On March 3, the Middle East Center co-sponsored with the Penn Museum’s Education Department a special workshop for the Center for Talented Youth Program of Johns Hopkins University. Middle Schoolers and their families from as far away as Washington, D.C., Connecticut, and New York came to the Museum to hear a variety of speakers on modern and ancient Egypt, including the Center’s Research Assistant, Ed Webb, Ph.D. candidate in the Political Science Department.
In partnership with the Painted Bride Art Center, the Middle East Center sponsored this academic year two well attended workshop/performances at the Community College of Philadelphia, as part of the Center’s ongoing initiative with faculty at CCP to strengthen and integrate Middle East subjects into their curricula. Over 375 students and faculty total attended “Odessa to Istanbul: The Fermentation of European Klezmer with Classical Arabic Music” and Hip-Hop artist and human beatbox Yuri Lane’s “From Tel Aviv to Ramallah,” which was nominated for a Helen Hayes Award in 2004.
Teach-In and Discussion - The February 11 War on Gaza: Teach-In is one in a series of discussion panels co-sponsored by the Middle East Center and aimed at educating the public and discussing the issues surrounding the recent invasion of Gaza by the Israeli Army. The teach-in features both student and faculty voices. The second installation of the series is taking place on March 23.
Media Conference - On Friday, January 23, the Middle East Center will be a proud co-sponsor of the one-day Iran Media Conference taking place at the Annenberg School for Communication. The workshop is entitled "Iran's Media Thirty Years After the Revolution: The State, New Spaces, and Identity in the Islamic Republic" and the event features a large group of renowned interdisciplinary speakers to examine the role of new media in Iran's socio-political context.
In August 2006, the Middle East Center organized and hosted with the assistance of Education for Peace in Iraq Center an extraordinary off-the-record, day long conference bringing together military officers from the 358th Civil Affairs Brigade and chief representatives of international NGOs working in Iraq to discuss outstanding issues of concern and engage in dialogue in order to communicate better their respective missions. This followed two day long workshops held for the officers in August and September 2005 on politics and society in Iraq and issues of corruption and regional politics in the post-war era.
We partner frequently with the other area studies centers on campus. In June 2006, the Middle East Center, Center for East Asian Studies, South Asia Center, and Africa Studies Center held a week long summer institute for middle and high school teachers, “Teaching about Islam Across the Continents: Africa, Asia, and the Middle East.” Featuring pedagogical and content experts on all regions, this highly competitive institute included educators from public and private, suburban and urban schools and even home school teachers from New Jersey and the Delaware Valley.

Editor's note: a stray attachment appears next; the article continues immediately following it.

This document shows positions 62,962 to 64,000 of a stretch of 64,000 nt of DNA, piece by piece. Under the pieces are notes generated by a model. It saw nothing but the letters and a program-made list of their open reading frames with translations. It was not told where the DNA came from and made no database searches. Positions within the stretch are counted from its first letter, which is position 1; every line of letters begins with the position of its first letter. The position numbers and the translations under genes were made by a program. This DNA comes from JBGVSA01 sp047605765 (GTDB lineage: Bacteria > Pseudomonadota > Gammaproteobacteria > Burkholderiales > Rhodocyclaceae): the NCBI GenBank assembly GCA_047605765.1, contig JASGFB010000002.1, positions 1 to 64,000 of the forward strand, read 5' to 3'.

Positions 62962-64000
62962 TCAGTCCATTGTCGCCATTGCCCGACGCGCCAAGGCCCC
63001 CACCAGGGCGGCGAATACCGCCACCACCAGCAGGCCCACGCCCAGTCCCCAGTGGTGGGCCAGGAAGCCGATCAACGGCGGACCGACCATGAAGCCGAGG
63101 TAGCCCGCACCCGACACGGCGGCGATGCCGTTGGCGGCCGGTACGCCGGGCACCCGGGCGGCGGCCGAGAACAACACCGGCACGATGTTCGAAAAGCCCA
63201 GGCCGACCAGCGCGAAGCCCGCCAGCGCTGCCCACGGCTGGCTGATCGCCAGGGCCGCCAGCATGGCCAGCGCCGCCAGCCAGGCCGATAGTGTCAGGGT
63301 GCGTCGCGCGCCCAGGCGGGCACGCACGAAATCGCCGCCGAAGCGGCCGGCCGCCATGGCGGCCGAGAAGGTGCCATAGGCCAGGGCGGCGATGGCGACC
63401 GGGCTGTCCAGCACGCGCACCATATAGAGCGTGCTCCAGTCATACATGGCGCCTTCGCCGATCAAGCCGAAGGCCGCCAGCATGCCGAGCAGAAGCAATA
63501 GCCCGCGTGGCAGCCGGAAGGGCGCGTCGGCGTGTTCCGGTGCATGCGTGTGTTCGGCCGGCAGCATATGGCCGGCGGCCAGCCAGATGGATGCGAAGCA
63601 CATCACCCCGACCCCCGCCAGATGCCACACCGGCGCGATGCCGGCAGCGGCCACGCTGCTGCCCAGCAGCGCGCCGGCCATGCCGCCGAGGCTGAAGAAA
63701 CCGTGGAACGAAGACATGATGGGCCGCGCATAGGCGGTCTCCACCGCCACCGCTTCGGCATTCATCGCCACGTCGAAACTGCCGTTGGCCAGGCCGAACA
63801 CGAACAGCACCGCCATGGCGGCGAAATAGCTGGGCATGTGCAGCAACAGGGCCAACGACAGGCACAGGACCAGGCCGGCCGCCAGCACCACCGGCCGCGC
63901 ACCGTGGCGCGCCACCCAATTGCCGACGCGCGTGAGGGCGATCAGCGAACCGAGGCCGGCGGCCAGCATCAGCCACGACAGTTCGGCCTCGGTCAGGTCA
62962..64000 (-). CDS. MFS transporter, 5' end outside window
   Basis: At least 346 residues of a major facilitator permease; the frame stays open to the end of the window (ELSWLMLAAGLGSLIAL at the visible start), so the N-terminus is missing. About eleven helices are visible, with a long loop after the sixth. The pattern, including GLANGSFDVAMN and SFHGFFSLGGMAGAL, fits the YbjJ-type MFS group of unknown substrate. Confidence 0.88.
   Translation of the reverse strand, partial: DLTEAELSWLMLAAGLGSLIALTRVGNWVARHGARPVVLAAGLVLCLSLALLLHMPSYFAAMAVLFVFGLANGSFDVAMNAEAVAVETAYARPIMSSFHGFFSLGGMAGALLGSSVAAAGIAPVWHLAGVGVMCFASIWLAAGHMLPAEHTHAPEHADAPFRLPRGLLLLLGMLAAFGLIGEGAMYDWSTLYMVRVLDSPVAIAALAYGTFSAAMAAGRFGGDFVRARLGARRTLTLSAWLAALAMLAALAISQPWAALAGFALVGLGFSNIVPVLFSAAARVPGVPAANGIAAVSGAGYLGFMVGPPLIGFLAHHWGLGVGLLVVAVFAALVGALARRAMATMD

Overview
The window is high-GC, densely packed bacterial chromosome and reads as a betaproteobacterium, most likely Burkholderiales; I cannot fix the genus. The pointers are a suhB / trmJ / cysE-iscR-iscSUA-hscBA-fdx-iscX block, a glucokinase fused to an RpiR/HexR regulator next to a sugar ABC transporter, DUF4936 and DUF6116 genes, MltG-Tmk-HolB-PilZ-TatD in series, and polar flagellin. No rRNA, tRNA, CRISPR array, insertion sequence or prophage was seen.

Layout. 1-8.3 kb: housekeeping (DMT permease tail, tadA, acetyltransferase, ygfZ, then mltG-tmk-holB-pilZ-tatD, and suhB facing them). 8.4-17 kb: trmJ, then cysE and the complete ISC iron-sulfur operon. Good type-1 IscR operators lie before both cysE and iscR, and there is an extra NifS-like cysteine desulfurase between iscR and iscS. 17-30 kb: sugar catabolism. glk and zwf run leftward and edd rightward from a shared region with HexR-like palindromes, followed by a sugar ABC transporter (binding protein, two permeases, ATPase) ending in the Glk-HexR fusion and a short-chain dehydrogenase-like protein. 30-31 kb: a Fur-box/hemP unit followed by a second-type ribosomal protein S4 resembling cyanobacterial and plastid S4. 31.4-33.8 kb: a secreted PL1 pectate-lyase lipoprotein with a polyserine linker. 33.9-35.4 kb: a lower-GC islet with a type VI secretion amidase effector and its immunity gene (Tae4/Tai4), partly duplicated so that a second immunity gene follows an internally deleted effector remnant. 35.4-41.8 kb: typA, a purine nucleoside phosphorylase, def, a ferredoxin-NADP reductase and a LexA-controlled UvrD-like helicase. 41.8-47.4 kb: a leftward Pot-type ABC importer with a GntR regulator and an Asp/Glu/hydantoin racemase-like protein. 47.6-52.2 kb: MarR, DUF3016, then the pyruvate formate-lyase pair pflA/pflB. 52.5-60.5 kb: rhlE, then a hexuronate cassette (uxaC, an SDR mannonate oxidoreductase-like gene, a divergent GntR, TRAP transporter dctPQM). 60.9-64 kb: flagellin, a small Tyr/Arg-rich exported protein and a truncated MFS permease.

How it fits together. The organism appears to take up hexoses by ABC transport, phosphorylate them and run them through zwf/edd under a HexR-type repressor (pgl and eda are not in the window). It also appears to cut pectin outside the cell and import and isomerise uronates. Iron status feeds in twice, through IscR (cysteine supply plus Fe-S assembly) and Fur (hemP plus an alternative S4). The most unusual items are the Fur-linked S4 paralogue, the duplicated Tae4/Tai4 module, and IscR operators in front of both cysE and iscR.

In 2006 we initiated with the Turkish American Friendship Society - US and helped organize a semester-long professional development program on Turkey for humanities and social sciences professors at the Community College, which culminated in a week long intensive workshop in Istanbul. This followed a highly successful year of programming on Egypt at CCP as part of their Title VI grant on the Middle East in 2005, capped by a week long workshop in Cairo with various experts on ancient and modern Egypt, organized by Penn Ph.D. student Stacey Philbrick Yadav and all supported by the Middle East Center.
The Middle East Center was a major co-sponsor of a unique “Citizen Diplomacy Community Summit” organized by the International Visitors Council of Philadelphia in April 2006 at the Mayor’s Reception Room in Philadelphia City Hall. City officials, leaders from the business community, and diplomats participated in the day long summit, which included a presentation on “Understanding Other Cultures – Islam” by Lubna Ismail, president of Connecting Cultures.
The Middle East Center has active partnerships with the Philadelphia Arts Community in sponsoring events that help educate the public on the diversity and complexities of the Middle East and Islam. In February 2006, for example, we organized with the Wilma Theatre two symposia, attended by over 400 people, on “Women and Islam” and “Current State of Affairs in Iraq” to coincide with its production of Heather Raffo’s renowned one-woman play, “9 Parts of Desire.” We also co-sponsored in 2006 after-show discussions with InterAct Theatre Company and innovative narrative, film and musical performances on Iraq and Israel/Palestine as part of Philadelphia’s annual First Person Arts Festival.
The Middle East Center partnered with the Reconstructionist Rabbinical College in 2005 to help develop and support a unique course on “Contemporary Manifestations of Islam” for rabbinical students and seminarians from the nearby Lutheran Theological Seminary in Spring 2006. Adnan Zulfiqar, a joint Ph.D./J.D. student in the Department of Near East Languages and Civilizations and the Law School, was recruited by the Center to lead this innovative course, which included a service learning component for Rabbinical students and Muslim students from Penn to go to Muslim and Jewish middle schools in Philadelphia to teach students about interfaith commonalities.